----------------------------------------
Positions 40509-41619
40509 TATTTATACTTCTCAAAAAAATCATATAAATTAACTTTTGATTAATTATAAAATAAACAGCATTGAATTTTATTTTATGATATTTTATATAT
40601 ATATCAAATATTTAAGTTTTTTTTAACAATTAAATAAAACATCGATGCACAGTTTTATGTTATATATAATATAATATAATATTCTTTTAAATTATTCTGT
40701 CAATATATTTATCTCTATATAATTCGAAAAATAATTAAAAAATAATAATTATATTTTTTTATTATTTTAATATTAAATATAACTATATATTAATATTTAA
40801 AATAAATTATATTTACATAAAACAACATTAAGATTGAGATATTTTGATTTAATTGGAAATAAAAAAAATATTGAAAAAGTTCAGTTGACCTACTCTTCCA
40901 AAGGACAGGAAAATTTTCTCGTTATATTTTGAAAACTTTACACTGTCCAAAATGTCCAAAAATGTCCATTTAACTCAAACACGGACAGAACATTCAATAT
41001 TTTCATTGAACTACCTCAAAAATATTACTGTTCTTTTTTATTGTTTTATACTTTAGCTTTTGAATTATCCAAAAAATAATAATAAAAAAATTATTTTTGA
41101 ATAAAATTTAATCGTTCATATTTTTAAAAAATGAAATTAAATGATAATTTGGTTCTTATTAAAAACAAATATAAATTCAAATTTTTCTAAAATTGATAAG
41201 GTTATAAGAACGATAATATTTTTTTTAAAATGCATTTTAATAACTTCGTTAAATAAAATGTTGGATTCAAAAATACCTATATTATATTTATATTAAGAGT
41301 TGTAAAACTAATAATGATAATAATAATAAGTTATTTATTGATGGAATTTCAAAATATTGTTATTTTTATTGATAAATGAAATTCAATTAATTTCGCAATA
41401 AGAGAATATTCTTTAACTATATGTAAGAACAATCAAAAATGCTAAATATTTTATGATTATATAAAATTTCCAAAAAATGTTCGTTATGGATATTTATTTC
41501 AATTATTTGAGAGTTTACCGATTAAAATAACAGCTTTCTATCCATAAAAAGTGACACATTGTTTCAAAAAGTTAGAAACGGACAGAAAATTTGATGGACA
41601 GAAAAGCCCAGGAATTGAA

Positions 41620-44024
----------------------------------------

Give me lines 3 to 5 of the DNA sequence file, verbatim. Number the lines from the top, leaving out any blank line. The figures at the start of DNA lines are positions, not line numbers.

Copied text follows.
40601 ATATCAAATATTTAAGTTTTTTTTAACAATTAAATAAAACATCGATGCACAGTTTTATGTTATATATAATATAATATAATATTCTTTTAAATTATTCTGT
40701 CAATATATTTATCTCTATATAATTCGAAAAATAATTAAAAAATAATAATTATATTTTTTTATTATTTTAATATTAAATATAACTATATATTAATATTTAA
40801 AATAAATTATATTTACATAAAACAACATTAAGATTGAGATATTTTGATTTAATTGGAAATAAAAAAAATATTGAAAAAGTTCAGTTGACCTACTCTTCCA